Despite record-breaking high temperatures, scientists assure us that fall is indeed here. Time for flu shots, leaf blowers and the annual holiday trip to visit friends and loved ones.

We at KidKraft think holiday travel is more than an opportunity to create fond family memories; it’s an essential part of growing up.

But all that hustle and bustle can also be a source of stress for parents. We’ve collected a few of our favorite holiday travel tips to help you streamline your trip and help you get the most out of holiday travel.

1. Let the kids pack their own bags

Are we crazy? A bit, yes. But we think packing for a trip is a great way for kids to assert a little independence, and relieve some of Mom & Dad’s work load.

Naturally, you’ll want to check their work when they’re done and make sure they actually packed socks and undies and not just toys and candy. Try making a checklist, letting your kids pack whatever they want, as long as they include the items on the list. To make it more enticing, provide them with fun, kid-sized luggage they can call their own. It will help them get excited about packing and travelling, and make them feel more independent.

2. Bring some toys, but not too many

If you’re a new parent, it can be easy to overpack entertainment items. Babies and toddlers certainly benefit from a few toys and comfort objects, but remember: this is holiday travel. You’ll likely return home with new toys and gifts. Make sure you leave yourself some wiggle room when you pack.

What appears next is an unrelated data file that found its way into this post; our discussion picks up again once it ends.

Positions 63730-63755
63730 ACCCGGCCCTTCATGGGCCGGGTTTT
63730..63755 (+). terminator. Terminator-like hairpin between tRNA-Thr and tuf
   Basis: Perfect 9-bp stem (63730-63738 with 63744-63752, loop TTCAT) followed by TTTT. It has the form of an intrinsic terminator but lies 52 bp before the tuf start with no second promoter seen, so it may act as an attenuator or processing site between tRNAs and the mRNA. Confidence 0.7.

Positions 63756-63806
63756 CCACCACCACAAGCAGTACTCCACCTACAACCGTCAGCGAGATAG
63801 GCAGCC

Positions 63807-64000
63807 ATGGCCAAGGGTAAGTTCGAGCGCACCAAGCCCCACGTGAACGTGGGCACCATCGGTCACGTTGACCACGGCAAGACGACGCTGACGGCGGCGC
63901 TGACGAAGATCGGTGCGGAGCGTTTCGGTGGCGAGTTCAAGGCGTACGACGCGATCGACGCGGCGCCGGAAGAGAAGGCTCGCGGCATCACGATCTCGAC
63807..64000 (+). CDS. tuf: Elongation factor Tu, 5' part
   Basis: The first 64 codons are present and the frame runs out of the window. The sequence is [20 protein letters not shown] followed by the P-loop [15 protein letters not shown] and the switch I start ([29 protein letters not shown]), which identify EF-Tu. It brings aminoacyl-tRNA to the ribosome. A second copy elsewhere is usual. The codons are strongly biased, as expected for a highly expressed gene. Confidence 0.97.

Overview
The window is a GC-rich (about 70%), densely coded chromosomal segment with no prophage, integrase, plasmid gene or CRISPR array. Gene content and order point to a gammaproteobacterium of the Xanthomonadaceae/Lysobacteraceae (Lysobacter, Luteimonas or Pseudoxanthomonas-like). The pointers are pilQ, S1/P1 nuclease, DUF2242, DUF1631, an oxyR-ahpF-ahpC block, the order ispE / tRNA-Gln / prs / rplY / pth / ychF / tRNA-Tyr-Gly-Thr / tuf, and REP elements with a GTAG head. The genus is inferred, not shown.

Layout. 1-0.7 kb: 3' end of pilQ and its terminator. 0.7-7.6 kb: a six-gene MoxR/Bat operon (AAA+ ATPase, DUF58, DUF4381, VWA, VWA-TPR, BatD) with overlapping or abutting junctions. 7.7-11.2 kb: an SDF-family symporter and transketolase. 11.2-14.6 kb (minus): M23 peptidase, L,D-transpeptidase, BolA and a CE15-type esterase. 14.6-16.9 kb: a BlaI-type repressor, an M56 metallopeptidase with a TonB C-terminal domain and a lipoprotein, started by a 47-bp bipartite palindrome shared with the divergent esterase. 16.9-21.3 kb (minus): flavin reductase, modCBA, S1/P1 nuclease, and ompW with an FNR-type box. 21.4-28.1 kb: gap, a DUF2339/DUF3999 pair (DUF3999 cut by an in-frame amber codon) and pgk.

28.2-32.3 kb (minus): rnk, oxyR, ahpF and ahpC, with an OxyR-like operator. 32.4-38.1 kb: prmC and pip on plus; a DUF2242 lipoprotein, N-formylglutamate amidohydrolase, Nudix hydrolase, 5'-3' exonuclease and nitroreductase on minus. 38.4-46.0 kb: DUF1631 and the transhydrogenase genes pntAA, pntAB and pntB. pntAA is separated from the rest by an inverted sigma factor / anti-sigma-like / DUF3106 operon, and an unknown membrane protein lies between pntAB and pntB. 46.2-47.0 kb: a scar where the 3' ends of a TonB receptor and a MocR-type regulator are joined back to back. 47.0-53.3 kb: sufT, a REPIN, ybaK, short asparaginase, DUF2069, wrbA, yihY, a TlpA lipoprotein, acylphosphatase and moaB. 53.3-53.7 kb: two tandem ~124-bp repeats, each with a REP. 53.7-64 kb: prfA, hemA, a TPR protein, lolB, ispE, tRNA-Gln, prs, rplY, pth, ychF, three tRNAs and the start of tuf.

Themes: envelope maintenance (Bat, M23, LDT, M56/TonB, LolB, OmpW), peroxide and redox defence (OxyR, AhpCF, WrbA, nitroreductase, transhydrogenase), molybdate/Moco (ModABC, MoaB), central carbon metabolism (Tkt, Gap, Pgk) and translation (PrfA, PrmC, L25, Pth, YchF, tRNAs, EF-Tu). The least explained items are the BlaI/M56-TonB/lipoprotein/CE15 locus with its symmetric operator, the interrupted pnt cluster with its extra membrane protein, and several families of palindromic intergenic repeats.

If you’re travelling by car, bring some toys for the ride. The kids will want some familiar toys to enjoy once they reach Grandma’s, too, but try to narrow their options to just a couple of favorites. Toys that can fold up or fit in a carrying case make great travel choices.

3. Bring snacks

Most parents do this anyway, but it’s especially important during travel. Road trips can stretch on forever if food stops become too frequent. A handful of grapes, apple slices or a cheese stick can do wonders for the mood in your car if the kids start getting hangry.

Flying may be faster, but no parent wants their child to be the fussy kid on the airplane. Keep in mind that short flights can still involve lengthy luggage check and TSA queues. Plenty of time for little tummies to start growling.

Kids always travel better with full tummies and empty bladders, so make the snack pack a consistent part of your travel routine. A small, insulated lunch bag is easy to pack and inexpensive.

4. Make it worth your time

Travelling with kids requires significant investment by the parents in terms of planning and preparation. Simply getting everyone out the door can take time. As a result, one-day trips or even short weekends are hardly worth your effort. The time you spend with your family is precious, so plan enough time to fully enjoy what you’re trying to accomplish together.

5. Don’t rush

When traveling with kids, it’s doubtful you’ll be getting anywhere in a rush. But just the same, try to remember that it’s not the destination that makes memories; it’s the time spent together with your favorite people, big and small. Often, time spent driving together creates memories every bit as rich as high-end amusement parks. Remember to take your time. Stay rested, slow down and enjoy the ride.